29.1. /dev

The /dev directory contains entries for the physical devices that may or may not be present in the hardware. [1] Appropriately enough, these are called device files. As an example, the hard drive partitions containing the mounted filesystem(s) have entries in /dev, as df shows.

bash$ df
Filesystem           1k-blocks      Used Available Use%
 Mounted on
 /dev/hda6               495876    222748    247527  48% /
 /dev/hda1                50755      3887     44248   9% /boot
 /dev/hda8               367013     13262    334803   4% /home
 /dev/hda5              1714416   1123624    503704  70% /usr

Among other things, the /dev directory contains loopback devices, such as /dev/loop0. A loopback device is a gimmick that allows an ordinary file to be accessed as if it were a block device. [2] This permits mounting an entire filesystem within a single large file. See Example 17-8 and Example 17-7.

A few of the pseudo-devices in /dev have other specialized uses, such as /dev/null, /dev/zero, /dev/urandom, /dev/sda1 (hard drive partition), /dev/udp (User Datagram Packet port), and /dev/tcp.

For instance:

To manually mount a USB flash drive, append the following line to /etc/fstab. [3]
/dev/sda1    /mnt/flashdrive    auto    noauto,user,noatime    0 0
(See also Example A-23.)

Checking whether a disk is in the CD-burner (soft-linked to /dev/hdc):
head -1 /dev/hdc

#  head: cannot open '/dev/hdc' for reading: No medium found
#  (No disc in the drive.)

#  head: error reading '/dev/hdc': Input/output error
#  (There is a disk in the drive, but it can't be read;
#+  possibly it's an unrecorded CDR blank.)   

#  Stream of characters and assorted gibberish
#  (There is a pre-recorded disk in the drive,
#+ and this is raw output -- a stream of ASCII and binary data.)
#  Here we see the wisdom of using 'head' to limit the output
#+ to manageable proportions, rather than 'cat' or something similar.

#  Now, it's just a matter of checking/parsing the output and taking
#+ appropriate action.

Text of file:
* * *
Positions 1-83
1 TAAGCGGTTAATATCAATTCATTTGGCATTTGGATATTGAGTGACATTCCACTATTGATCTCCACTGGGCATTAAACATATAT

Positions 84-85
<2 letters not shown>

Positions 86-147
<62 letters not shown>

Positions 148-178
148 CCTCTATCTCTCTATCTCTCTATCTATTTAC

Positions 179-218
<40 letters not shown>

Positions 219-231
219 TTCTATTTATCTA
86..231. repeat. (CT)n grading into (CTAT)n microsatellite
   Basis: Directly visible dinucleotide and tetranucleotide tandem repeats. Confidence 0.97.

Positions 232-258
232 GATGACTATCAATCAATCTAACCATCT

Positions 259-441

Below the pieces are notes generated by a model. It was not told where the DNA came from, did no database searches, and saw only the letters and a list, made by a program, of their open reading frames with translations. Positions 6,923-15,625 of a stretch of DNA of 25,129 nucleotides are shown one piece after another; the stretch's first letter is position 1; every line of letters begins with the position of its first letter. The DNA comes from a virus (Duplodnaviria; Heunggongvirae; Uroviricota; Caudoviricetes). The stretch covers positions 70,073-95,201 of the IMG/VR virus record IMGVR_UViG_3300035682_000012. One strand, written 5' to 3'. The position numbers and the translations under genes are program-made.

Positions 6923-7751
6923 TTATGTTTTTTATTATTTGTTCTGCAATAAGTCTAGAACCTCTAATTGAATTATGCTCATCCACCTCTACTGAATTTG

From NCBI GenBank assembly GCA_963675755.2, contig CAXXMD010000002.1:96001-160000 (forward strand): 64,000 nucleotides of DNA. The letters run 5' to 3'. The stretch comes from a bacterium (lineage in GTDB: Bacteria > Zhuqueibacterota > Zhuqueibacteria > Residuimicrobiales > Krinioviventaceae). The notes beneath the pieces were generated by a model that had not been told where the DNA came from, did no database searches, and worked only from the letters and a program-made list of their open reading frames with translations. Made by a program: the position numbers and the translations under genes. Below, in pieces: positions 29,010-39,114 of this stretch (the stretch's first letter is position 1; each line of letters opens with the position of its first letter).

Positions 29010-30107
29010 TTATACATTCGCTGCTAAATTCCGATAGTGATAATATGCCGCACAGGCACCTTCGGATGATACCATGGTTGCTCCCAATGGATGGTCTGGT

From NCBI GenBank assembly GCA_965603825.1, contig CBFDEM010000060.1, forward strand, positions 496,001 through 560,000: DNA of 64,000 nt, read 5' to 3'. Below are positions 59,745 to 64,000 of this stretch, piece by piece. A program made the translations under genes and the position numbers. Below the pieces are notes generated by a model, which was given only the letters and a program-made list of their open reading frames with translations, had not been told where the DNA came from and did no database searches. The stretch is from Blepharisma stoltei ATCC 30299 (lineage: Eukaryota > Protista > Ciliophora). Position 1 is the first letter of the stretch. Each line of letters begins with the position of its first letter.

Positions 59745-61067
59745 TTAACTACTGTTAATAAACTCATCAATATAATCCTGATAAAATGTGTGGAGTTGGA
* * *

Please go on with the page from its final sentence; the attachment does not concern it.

When executing a command on a /dev/tcp/$host/$port pseudo-device file, Bash opens a TCP connection to the associated socket.

The following examples assume an active Internet connection.

Getting the time from nist.gov:

bash$ cat </dev/tcp/time.nist.gov/13
53082 04-03-18 04:26:54 68 0 0 502.3 UTC(NIST) *

[Mark contributed this example.]

Generalizing the above into a script:

# This script must run with root permissions.


Time=$(cat </dev/tcp/"$URL")
UTC=$(echo "$Time" | awk '{print$3}')   # Third field is UTC (GMT) time.
# Exercise: modify this for different time zones.

echo "UTC Time = "$UTC""

Downloading a URL:

bash$ exec 5<>/dev/tcp/www.net.cn/80
bash$ echo -e "GET / HTTP/1.0\n" >&5
bash$ cat <&5

[Thanks, Mark and Mihai Maties.]

Example 29-1. Using /dev/tcp for troubleshooting

# dev-tcp.sh: /dev/tcp redirection to check Internet connection.

# Script by Troy Engel.
# Used with permission.
TCP_HOST=news-15.net       # A known spam-friendly ISP.
TCP_PORT=80                # Port 80 is http.
# Try to connect. (Somewhat similar to a 'ping' . . .) 
echo "HEAD / HTTP/1.0" >/dev/tcp/${TCP_HOST}/${TCP_PORT}

If bash was compiled with --enable-net-redirections, it has the capability of
using a special character device for both TCP and UDP redirections. These
redirections are used identically as STDIN/STDOUT/STDERR. The device entries
are 30,36 for /dev/tcp:

  mknod /dev/tcp c 30 36

>From the bash reference:
    If host is a valid hostname or Internet address, and port is an integer
port number or service name, Bash attempts to open a TCP connection to the
corresponding socket.

if [ "X$MYEXIT" = "X0" ]; then
  echo "Connection successful. Exit code: $MYEXIT"
  echo "Connection unsuccessful. Exit code: $MYEXIT"

exit $MYEXIT

Example 29-2. Playing music

# music.sh

# Music without external files

# Author: Antonio Macchi
# Used in ABS Guide with permission.

#  /dev/dsp default = 8000 frames per second, 8 bits per frame (1 byte),
#+ 1 channel (mono)

duration=2000       # If 8000 bytes = 1 second, then 2000 = 1/4 second.
volume=$'\xc0'      # Max volume = \xff (or \x00).
mute=$'\x80'        # No volume = \x80 (the middle).

function mknote ()  # $1=Note Hz in bytes (e.g. A = 440Hz ::
{                   #+ 8000 fps / 440 = 16 :: A = 16 bytes per second)
  for t in `seq 0 $duration`
    test $(( $t % $1 )) = 0 && echo -n $volume || echo -n $mute

e=`mknote 49`
g=`mknote 41`
a=`mknote 36`
b=`mknote 32`
c=`mknote 30`
cis=`mknote 29`
d=`mknote 27`
e2=`mknote 24`
n=`mknote 32767`
# European notation.

echo -n "$g$e2$d$c$d$c$a$g$n$g$e$n$g$e2$d$c$c$b$c$cis$n$cis$d \
$n$g$e2$d$c$d$c$a$g$n$g$e$n$g$a$d$c$b$a$b$c" > /dev/dsp
# dsp = Digital Signal Processor

exit      # A "bonny" example of an elegant shell script!



The entries in /dev provide mount points for physical and virtual devices. These entries use very little drive space.

Some devices, such as /dev/null, /dev/zero, and /dev/urandom are virtual. They are not actual physical devices and exist only in software.


A block device reads and/or writes data in chunks, or blocks, in contrast to a character device, which acesses data in character units. Examples of block devices are hard drives, CDROM drives, and flash drives. Examples of character devices are keyboards, modems, sound cards.


Of course, the mount point /mnt/flashdrive must exist. If not, then, as root, mkdir /mnt/flashdrive.

To actually mount the drive, use the following command: mount /mnt/flashdrive

Newer Linux distros automount flash drives in the /media directory without user intervention.